Reviewed by: Rick Kleffel © 2005
Tor / Tom Doherty Associates
US Hardcover First
Publication Date: 12-01-2004
251 Pages; $23.95
Date Reviewed: 03-23-05
Non-Fiction General Fiction
"We live on a placid island of ignorance," H. P Lovecraft told us. Well, placid for some. There are many approaches to evoking the supernatural in our decidedly un-supernatural world. Most writers take a gradual approach, describing everyday reality and then creating cracks in the world we know. Stephan Zielinski cracks open the world we know and fries that broken yolk on a red-hot city sidewalk. The supernatural sleuths in his first novel, 'Bad Magic' aren't merely hard-boiled. They've been microwaved to within an inch of their lives and sanity. Readers looking for the sort of comfortable supernatural tale where likable characters rise to the occasion against an otherworldly invasion won't need to check their expectations at the door. They'll be forcibly searched. Expectations will be torn asunder, set on fire and stamped out by an angry group of men and women who work their asses off simply because once your eyes have been opened, it's tough to close them.
The premise of 'Bad Magic' is utterly familiar. We're surrounded by magic that most of us can't see, and our lives are better for it. Those who can see the magic -- well, that's where Zielinski flees from the familiar and etches out his own vision. The eight main characters who bicker, kvetch, fight and curse their way through 'Bad Magic' are a high-octane, volatile bunch of barely-sane, jargon-spouting know-it-alls, but all they know pretty much contradicts all you know. Overhearing their motor-mouth shop talk is like eavesdropping on a gang of street thugs. You'll find yourself privy to secrets that scrape away your comfort level until it gutters out in a blaze of unreal violence. 'Bad Magic' is the supernatural equivalent of one of those uncomfortably realistic life-on-the-mean-streets noirs.
As 'Bad Magic' opens, the San Francisco cell for the Opposition is attacked by "thin dogs", canine creatures that are vicious, powerful and difficult to create. Two of their number of taken down, and the rest of the Bay Area, perhaps even the West Coast, might follow. Reluctantly led by Al Ryder, the cell finds itself pitted against the Vulture cult, vampires, and vengeful ex-lovers. And even though some of the members have degrees in what they're doing, fighting the many forms of evil out there is definitely a learn-as-you-go proposition. Every case they face offers challenges. Every mistake they make -- and they make plenty -- might be their last.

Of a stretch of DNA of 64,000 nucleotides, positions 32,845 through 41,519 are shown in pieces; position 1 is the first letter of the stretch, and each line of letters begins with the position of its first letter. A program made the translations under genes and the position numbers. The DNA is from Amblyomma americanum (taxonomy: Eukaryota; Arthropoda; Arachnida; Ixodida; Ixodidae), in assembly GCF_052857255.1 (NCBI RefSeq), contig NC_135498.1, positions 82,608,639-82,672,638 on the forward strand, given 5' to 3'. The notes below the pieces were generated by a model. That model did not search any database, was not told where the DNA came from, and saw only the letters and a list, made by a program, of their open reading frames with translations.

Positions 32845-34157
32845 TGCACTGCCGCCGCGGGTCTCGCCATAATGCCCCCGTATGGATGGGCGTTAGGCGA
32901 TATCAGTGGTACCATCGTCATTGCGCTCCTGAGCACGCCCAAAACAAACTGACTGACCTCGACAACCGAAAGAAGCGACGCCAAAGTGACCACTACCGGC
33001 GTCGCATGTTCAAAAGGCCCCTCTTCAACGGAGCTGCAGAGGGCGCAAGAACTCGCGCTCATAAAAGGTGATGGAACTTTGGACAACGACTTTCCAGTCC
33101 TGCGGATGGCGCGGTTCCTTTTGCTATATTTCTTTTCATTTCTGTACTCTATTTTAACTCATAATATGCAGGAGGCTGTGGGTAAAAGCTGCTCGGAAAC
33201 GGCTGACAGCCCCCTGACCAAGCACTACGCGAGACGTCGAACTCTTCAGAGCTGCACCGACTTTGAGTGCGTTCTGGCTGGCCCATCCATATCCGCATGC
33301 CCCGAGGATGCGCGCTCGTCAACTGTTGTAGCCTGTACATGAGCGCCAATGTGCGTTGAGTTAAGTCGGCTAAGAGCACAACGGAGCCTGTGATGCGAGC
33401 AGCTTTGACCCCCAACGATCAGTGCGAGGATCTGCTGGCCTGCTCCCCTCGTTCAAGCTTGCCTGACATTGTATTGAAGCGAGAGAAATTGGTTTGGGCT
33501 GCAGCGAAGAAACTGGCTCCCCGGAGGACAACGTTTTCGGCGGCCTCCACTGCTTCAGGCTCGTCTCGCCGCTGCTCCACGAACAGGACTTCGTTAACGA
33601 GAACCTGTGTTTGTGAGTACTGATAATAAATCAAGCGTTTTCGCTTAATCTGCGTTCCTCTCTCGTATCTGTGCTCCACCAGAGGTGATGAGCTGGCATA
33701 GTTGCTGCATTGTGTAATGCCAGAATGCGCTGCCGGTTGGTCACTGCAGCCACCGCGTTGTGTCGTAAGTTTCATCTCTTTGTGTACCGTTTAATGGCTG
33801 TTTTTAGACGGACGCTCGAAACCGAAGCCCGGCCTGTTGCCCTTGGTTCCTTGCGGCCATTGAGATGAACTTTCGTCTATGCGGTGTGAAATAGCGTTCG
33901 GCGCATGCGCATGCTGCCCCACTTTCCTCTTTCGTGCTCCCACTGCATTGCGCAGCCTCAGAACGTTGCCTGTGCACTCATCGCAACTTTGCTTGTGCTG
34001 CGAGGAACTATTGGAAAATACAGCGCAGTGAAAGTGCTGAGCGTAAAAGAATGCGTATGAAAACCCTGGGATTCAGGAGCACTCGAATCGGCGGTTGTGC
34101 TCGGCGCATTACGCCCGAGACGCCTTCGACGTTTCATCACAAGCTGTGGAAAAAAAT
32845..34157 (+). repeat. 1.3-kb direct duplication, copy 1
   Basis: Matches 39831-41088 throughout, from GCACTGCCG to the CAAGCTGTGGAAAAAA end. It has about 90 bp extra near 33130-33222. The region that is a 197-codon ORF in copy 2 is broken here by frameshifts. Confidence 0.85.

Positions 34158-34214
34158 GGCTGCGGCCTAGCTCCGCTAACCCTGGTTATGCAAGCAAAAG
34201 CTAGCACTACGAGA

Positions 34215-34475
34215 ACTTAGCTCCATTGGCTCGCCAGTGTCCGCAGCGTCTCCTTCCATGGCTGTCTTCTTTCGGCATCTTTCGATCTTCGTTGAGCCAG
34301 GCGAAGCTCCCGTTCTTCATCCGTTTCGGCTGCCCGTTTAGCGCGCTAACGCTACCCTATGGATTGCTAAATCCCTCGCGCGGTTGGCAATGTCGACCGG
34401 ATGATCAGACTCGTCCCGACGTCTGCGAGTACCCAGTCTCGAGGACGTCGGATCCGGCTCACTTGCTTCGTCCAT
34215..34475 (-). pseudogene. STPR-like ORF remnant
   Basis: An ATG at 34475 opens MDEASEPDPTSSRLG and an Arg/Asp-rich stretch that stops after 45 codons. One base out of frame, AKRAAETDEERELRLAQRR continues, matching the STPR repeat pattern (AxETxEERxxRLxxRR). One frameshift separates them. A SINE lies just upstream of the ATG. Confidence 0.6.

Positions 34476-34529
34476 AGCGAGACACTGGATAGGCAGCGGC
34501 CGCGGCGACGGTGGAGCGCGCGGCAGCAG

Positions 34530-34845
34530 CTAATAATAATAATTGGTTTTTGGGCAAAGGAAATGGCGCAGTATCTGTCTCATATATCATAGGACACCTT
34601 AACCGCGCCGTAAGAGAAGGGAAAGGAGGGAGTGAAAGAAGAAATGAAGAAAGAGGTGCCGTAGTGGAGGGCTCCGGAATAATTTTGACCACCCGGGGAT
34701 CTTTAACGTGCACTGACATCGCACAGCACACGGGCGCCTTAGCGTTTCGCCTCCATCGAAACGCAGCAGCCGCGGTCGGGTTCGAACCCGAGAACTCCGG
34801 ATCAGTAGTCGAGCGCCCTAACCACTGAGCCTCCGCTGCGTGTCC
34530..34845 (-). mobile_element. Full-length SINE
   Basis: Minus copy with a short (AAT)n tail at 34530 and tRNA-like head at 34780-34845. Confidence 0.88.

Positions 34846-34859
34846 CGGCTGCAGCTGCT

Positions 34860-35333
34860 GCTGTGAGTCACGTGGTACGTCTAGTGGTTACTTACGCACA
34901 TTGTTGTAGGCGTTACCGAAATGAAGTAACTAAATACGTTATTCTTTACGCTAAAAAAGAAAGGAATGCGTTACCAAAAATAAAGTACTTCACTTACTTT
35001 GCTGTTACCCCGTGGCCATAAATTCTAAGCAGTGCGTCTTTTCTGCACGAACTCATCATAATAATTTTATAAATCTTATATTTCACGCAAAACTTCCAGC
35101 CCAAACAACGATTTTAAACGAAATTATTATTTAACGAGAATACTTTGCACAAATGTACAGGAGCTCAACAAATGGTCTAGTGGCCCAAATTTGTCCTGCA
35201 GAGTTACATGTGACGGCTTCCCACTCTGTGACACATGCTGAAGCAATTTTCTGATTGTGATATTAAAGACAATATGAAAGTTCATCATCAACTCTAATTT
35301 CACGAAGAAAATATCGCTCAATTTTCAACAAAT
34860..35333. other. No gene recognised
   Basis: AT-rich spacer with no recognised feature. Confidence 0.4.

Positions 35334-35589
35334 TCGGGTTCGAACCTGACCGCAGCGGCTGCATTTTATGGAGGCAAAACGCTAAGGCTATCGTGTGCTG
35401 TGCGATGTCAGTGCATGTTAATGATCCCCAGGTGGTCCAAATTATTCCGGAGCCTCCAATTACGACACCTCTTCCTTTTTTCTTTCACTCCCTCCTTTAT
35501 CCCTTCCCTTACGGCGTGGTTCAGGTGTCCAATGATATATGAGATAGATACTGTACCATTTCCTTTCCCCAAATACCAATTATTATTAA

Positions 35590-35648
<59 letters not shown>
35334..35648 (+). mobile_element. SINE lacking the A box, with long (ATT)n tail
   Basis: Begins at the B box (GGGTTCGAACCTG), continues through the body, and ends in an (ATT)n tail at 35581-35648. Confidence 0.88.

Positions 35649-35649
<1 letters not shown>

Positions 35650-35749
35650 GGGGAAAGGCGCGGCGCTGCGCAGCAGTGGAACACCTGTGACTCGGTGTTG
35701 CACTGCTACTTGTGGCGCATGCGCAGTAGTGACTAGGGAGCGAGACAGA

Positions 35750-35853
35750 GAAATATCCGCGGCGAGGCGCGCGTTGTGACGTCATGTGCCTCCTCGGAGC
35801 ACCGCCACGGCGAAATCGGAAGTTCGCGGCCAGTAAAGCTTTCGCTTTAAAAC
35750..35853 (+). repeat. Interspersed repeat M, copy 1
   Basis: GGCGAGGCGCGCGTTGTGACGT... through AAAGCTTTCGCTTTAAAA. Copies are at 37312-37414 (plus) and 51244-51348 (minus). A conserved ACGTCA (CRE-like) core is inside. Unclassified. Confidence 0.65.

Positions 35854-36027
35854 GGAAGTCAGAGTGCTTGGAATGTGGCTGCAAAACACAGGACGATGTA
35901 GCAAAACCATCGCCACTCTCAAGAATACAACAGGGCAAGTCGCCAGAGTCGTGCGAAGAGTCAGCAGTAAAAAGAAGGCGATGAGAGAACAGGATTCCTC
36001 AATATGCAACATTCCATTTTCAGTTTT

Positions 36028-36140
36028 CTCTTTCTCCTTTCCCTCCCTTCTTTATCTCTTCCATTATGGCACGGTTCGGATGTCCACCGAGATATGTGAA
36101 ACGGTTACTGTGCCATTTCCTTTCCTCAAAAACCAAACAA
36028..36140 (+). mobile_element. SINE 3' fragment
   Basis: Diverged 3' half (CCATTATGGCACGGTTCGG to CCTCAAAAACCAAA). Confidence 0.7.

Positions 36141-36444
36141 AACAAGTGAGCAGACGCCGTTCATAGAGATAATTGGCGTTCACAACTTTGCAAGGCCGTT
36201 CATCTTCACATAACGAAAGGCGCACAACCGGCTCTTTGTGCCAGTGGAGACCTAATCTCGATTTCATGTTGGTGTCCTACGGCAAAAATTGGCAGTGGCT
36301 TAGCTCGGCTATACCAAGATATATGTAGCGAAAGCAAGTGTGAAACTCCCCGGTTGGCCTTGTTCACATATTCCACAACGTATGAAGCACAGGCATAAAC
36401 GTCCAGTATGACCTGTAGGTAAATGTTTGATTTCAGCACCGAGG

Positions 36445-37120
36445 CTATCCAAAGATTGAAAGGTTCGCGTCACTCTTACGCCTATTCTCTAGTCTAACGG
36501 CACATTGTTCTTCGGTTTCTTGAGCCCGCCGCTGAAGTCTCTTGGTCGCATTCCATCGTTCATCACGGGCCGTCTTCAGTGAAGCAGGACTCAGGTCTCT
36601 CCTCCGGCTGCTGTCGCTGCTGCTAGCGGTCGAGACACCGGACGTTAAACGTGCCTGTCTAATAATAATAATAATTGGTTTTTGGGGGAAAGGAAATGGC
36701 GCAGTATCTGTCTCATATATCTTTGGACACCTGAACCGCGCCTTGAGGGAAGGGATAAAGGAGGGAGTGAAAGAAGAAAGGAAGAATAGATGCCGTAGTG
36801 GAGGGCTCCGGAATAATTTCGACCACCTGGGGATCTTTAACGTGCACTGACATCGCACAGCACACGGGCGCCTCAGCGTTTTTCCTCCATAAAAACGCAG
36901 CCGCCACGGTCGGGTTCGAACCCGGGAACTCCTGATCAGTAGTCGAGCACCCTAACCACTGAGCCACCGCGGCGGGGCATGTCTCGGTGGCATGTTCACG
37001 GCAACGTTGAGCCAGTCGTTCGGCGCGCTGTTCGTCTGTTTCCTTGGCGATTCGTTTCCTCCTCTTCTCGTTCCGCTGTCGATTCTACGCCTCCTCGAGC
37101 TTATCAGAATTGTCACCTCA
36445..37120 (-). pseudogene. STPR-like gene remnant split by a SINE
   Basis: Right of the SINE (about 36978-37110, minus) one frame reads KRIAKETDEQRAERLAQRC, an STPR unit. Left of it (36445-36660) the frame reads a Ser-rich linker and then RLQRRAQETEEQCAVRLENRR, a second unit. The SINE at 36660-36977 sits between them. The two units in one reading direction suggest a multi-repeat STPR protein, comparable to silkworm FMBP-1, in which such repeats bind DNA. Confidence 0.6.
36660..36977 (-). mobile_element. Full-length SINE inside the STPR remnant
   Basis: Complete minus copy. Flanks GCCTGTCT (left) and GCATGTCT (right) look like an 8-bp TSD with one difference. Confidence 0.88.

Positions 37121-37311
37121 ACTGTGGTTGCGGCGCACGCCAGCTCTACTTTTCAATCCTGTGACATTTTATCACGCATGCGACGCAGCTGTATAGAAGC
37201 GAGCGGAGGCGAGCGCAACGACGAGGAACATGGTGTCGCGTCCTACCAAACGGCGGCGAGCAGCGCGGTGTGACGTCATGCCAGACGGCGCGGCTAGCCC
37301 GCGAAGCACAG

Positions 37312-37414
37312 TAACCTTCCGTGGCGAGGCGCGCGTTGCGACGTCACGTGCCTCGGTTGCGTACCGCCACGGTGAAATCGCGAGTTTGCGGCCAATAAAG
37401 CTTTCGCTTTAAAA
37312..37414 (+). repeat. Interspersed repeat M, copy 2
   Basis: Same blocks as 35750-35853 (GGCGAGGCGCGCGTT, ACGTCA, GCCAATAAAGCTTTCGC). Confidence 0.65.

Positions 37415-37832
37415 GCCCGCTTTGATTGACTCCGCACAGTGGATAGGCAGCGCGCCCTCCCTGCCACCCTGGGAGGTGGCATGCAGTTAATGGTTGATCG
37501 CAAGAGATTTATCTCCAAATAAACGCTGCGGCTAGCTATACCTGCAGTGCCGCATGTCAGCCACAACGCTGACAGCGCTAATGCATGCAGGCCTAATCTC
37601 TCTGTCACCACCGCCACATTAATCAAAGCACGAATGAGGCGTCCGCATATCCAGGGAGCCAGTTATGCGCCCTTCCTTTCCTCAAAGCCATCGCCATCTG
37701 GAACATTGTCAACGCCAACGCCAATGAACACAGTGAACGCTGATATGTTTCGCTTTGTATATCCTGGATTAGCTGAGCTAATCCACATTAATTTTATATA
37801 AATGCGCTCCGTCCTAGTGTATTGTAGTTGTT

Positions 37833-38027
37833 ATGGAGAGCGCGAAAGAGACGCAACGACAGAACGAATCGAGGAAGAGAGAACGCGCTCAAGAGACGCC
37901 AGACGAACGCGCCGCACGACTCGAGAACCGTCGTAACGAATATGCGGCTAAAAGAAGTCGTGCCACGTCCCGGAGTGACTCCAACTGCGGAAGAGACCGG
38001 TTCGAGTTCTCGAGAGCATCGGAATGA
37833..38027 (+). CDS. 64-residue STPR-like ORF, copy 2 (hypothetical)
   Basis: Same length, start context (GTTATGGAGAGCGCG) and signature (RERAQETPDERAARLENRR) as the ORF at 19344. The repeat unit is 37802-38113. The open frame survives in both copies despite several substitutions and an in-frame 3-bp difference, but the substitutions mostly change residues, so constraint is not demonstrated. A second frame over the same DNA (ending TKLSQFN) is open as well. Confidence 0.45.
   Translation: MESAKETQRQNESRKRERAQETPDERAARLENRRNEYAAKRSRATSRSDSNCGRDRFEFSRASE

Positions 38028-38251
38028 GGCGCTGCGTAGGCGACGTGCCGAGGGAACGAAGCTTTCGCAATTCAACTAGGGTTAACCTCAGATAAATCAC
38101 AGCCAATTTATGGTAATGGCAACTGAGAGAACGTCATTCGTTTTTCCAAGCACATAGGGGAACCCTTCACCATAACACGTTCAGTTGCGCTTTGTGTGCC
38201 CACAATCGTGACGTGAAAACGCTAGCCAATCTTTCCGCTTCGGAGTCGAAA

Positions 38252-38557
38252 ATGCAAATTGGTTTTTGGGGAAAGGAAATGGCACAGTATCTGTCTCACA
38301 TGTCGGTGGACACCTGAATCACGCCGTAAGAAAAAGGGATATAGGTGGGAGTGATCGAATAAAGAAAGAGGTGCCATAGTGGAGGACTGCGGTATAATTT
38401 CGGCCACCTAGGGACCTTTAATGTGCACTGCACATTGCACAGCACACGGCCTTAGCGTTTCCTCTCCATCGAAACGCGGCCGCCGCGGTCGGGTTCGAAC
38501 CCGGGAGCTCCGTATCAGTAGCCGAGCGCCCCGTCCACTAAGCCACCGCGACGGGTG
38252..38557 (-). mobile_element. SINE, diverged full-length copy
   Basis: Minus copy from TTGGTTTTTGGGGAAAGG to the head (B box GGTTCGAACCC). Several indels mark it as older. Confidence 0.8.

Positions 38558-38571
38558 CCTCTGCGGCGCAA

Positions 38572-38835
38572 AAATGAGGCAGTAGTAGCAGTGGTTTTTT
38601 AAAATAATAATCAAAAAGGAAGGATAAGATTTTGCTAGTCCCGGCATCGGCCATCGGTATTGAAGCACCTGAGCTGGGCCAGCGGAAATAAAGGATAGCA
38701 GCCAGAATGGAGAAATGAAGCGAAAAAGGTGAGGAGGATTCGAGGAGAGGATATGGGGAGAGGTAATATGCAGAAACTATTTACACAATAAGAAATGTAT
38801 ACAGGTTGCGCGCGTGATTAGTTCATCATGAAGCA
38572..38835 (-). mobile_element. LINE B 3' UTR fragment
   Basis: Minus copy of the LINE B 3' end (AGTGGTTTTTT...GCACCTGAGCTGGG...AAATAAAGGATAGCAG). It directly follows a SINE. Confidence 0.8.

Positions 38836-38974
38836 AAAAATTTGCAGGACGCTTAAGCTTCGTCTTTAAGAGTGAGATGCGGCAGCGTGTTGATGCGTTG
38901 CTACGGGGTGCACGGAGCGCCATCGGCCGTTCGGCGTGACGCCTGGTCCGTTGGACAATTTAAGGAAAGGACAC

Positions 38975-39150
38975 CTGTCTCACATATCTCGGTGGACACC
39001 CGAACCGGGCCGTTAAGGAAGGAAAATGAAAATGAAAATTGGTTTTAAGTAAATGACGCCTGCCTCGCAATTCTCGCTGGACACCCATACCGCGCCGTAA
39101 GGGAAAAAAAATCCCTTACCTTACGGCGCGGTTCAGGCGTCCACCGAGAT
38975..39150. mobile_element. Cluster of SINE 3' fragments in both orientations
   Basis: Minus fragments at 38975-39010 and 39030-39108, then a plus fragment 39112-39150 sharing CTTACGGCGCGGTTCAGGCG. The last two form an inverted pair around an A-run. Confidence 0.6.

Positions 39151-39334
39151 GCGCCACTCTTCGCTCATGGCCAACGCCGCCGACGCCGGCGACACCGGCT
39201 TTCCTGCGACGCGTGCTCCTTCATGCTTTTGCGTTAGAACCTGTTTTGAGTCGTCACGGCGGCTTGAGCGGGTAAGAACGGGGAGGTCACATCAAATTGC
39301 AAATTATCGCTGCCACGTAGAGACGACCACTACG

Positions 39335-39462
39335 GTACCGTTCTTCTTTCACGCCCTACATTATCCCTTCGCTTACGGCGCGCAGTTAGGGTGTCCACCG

Zielinski favors a dense, dialogue-heavy approach that will seem familiar in form though not in content for readers of hard-boiled, gritty street mysteries. He sets the bar pretty high with a large cast of eight main characters who are too raw to be quirky, and eschews easy introductions for overheard snippets of conversations that take place while the characters try to keep from being ripped to shreds. Al Rider is a thaumaturge, Maggie Sue Percy a fire-breathing flying witch, Pericles Whitlomb a scholar, Joe Washington a three-foot eight-inch black magician with ties to Haiti, Chloe Lee a Geoduck clam totem member, Max Sturgeon an ass-kicker, Kristof Arbeiter a German magician and Theibaud Creedon the supernatural equivalent of a very adept CIA assassin. On the streets of San Francisco, they're the only thing between the seething, ignorant masses and seething, ignorant evil. Sometimes, it seems, the cell members might have a tad of trouble distinguishing between the two.
'Bad Magic' immerses the reader in a squalid hyper-real world of casual crime and easy-going evil. It's often very funny and very frightening in the same scene; the vampires Rider and his gang encounter are handled in a particularly satisfying manner. Readers will feel that they're seeing only a small part of the universe created by Zielinski. It's as if he's some crazy taxi driver, whipping you through the worst part of town where you catch glimpse after glimpse of a barely comprehensible underworld. Reading 'Bad Magic' will leave you breathless. If you're one of those readers who likes a "This is what we're doing and why we're doing it" speech shortly before the end of the book, you're going to be disappointed and annoyed. 'Bad Magic' is a foreign movie from a supernatural world without the subtitles, all show, no tell.
No tell except, that is, for a very funny twenty page treatise on the "San Diego zombie" that concludes the book. Ostensibly written by Miskatonic professor Erik Johanson, 'Their Place in the Sun: A Brief Introduction to Zombi diego' is a wonderfully droll screed against those leathery, tanned zombies that dominate the beaches of San Diego. Like pornography, you'll know one if you see one. Chances are you've seen a few, and wondered what they were; now, with Johanson's help, you'll know. Here's a book that will without doubt change your perception the next time you visit the beach. You may not happy with the change, but be glad that Zielinski is only willing to open your third eye just a bit. Just enough to let in a decent glimpse of evil. Yes, you've been kicked off your placid island of ignorance, once and for all. Deal with it.